An (almost) comprehensive list of Web Components
Most of the basic HTML components are already well covered, but there would seem to be a little room for a few very basic components
- File Upload
- Formatted i18n data
- Date entry/display
- Time entry/display
- Currency entry/display
- Flat Tree
- Static Progress Status
This is pretty basic – and Servlet 3.0 just added it.
These can currently be done with converters and validators, but is there a better way?
A bar which indicates percent complete, a static version of the Ajax version below
A radio button that works with a table.
There’s new stuff coming up – should we start to care? IE is, as usual, the lone holdout.
Components for navigating from one page to another.
- Breadcrumb Trail
- Navigation List
- Navigation Tree
Almost standard on many sites now, a horizontal list, often limited to three deep, that allows you to backtrack through your history without the back button.
A fairly straightforward list of links that navigate to different pages in the site. Often put in a Navbar on the left of the page.
Like a Navigation List, but with hierarchical categories
Components that deal with identity and authorization.
- Java EE Login
- Forgotten Password/Username
This one would seem to be a no brainer, but it’s actually a bit hard to get right.
If you log in, you should be able to log out.
Probably not possible in a fully reusable way, since Java EE doesn’t specify a standard registration API.
Same problem as Register
This would be very useful, but probably not amenable to standardization, since the robots keep getting smarter.
Simple Rich UI
- Tabbed Pane
- Popup Menu
- Tag Cloud
- CommandBar (icon button)
The war between the framers and the framebusters means that this will be obsolete almost immedately on release, but it might be worthwhile to try.
Basic Web component or rich component, depending on whether you use DHTML. Since DHTML is probably easier for the end user, it’s my preference to have it in this list.
Increment an integer value by a set amount at the press of a button, or manually enter a number. Implemented as a demo in Mojarra 2.0.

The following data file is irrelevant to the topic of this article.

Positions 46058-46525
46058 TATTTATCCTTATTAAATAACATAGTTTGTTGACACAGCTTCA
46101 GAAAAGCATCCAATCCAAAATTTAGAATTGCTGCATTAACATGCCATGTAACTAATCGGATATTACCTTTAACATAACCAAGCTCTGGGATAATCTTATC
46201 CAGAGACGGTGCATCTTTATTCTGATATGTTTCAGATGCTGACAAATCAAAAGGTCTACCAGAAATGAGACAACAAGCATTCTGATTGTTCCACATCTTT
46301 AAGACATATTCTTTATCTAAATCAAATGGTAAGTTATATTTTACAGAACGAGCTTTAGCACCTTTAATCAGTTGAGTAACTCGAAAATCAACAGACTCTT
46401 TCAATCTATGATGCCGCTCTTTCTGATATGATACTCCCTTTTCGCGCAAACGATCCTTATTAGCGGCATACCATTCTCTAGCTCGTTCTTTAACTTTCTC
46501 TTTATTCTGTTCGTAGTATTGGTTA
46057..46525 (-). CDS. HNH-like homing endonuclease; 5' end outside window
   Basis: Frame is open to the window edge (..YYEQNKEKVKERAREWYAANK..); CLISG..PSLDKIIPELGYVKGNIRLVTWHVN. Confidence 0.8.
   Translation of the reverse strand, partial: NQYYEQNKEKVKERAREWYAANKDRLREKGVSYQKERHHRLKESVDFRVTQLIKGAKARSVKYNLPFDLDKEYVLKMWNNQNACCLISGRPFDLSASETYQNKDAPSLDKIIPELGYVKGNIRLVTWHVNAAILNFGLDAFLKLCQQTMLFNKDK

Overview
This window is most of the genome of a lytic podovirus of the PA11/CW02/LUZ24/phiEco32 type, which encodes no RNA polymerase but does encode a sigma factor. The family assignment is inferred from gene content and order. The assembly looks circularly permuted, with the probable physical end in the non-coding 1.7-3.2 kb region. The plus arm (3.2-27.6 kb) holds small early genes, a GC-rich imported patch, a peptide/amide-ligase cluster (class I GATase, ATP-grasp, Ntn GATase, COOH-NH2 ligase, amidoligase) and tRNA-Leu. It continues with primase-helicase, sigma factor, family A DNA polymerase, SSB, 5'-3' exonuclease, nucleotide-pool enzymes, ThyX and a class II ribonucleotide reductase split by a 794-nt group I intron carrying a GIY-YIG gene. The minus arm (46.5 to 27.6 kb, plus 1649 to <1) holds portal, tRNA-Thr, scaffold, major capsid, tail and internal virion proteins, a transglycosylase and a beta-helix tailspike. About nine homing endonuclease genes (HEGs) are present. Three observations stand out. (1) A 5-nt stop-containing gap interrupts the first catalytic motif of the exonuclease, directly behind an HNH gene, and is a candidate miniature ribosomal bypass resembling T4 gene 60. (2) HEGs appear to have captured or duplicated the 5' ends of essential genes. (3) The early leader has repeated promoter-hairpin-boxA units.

Analog slider to choose a numeric value, or manually enter a value.
Need to also include options to pick a date, or only a month, or even only pick a year. May be hard to do reusably, since styling matters so much. Wrapped a YUI Calendar widget as a component as a demo in Mojarra 2.0.
A special case of a spinner, for picking a time.
A very special case, but easy to implement.
Alert box, with two or more buttons.
A detached embedded window, that you can move around within the HTML frame or window that contains it. After a brief burst of popularity, I’ve seen usage drop off.
I’m frankly not convinced of the usefulness of this particular visualization, but many designers seem to love it.
A table that’s modeled on a database set, rather than being explicitly bound to the HTML table. Would include sorting, at a minimum, and also probably reorder of rows. Maybe even filtering?
Drop down menu bar. Many HI people hate them on the web.
Essentially, a horizontal strip of buttons.
Filthy Rich UI
Really elaborate graphical components. Harder to do as a standard, since styling becomes so important.
- EditText (in place edit)
- Shuttle (Switch List)
- Collapsible Tree
Like Apple’s cover flow, flip through a set of images to select one.
Just because I’ve never seen it implemented well doesn’t mean it’s useless.
Easy to do, but hard to get right, I’ve implemented it as a demo in Mojarra 2.0.
Fairly common, I’ve implemented it as a demo in Mojarra 2.0.
Essentially a static version of the AutoSuggest component, below.
Tomahawk has had a tree for years.
Update a page automaticially with the latest blog posts. Far more useful than you might first think, since many programs (like hudson, for instance) now export data as RSS.
Things that are probably best implemented as behaviors.
- Clientside Validation
Probably almost trival to implement.
The opposite of trivial to implement, it could still be incredibly useful. Some support in various JSF component sets already.
A customer request since year 2000.
- Progress Indicator
- Busy Status Indicator
The “shopping cart” of the Ajax world. Note that Andy is working on a demo that implements this as a behavior. Supported as a component in some JSF component sets.
Besides periodic updates, also handy for keeping sessions alive, and avoiding many cases of view expiration. Less necessary if we implement Comet, but probably still useful as simpler solution.
Relying on an external service means that this is probably not suitable for standardization.
Progress of a server operation
Essentially a binary version of Progress Status
I’m sure I’ve left some out – suggest more in the comments…
(This article originally published on my java.net blog on October 14, 2009.)